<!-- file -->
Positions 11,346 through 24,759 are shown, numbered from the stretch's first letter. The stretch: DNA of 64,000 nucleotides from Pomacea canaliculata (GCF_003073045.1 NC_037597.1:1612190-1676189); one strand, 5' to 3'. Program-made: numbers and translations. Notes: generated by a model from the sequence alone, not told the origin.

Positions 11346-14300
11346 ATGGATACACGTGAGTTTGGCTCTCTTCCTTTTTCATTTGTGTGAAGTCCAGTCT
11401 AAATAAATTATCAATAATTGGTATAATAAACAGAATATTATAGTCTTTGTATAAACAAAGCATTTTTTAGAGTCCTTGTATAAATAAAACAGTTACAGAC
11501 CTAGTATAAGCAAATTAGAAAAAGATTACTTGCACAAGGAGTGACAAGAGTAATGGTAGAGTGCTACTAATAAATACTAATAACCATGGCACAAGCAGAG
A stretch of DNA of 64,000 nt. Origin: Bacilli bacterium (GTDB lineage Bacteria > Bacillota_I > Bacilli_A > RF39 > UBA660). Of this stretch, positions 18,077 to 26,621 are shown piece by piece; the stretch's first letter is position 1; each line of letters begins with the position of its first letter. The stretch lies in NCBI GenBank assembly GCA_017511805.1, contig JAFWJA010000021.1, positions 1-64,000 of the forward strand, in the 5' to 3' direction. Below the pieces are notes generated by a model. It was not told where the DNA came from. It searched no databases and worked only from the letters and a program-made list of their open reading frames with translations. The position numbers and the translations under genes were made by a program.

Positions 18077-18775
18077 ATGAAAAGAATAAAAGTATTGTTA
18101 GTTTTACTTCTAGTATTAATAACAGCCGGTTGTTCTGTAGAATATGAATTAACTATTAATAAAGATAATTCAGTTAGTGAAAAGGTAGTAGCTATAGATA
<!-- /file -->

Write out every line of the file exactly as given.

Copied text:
Positions 11,346 through 24,759 are shown, numbered from the stretch's first letter. The stretch: DNA of 64,000 nucleotides from Pomacea canaliculata (GCF_003073045.1 NC_037597.1:1612190-1676189); one strand, 5' to 3'. Program-made: numbers and translations. Notes: generated by a model from the sequence alone, not told the origin.

Positions 11346-14300
11346 ATGGATACACGTGAGTTTGGCTCTCTTCCTTTTTCATTTGTGTGAAGTCCAGTCT
11401 AAATAAATTATCAATAATTGGTATAATAAACAGAATATTATAGTCTTTGTATAAACAAAGCATTTTTTAGAGTCCTTGTATAAATAAAACAGTTACAGAC
11501 CTAGTATAAGCAAATTAGAAAAAGATTACTTGCACAAGGAGTGACAAGAGTAATGGTAGAGTGCTACTAATAAATACTAATAACCATGGCACAAGCAGAG
A stretch of DNA of 64,000 nt. Origin: Bacilli bacterium (GTDB lineage Bacteria > Bacillota_I > Bacilli_A > RF39 > UBA660). Of this stretch, positions 18,077 to 26,621 are shown piece by piece; the stretch's first letter is position 1; each line of letters begins with the position of its first letter. The stretch lies in NCBI GenBank assembly GCA_017511805.1, contig JAFWJA010000021.1, positions 1-64,000 of the forward strand, in the 5' to 3' direction. Below the pieces are notes generated by a model. It was not told where the DNA came from. It searched no databases and worked only from the letters and a program-made list of their open reading frames with translations. The position numbers and the translations under genes were made by a program.

Positions 18077-18775
18077 ATGAAAAGAATAAAAGTATTGTTA
18101 GTTTTACTTCTAGTATTAATAACAGCCGGTTGTTCTGTAGAATATGAATTAACTATTAATAAAGATAATTCAGTTAGTGAAAAGGTAGTAGCTATAGATA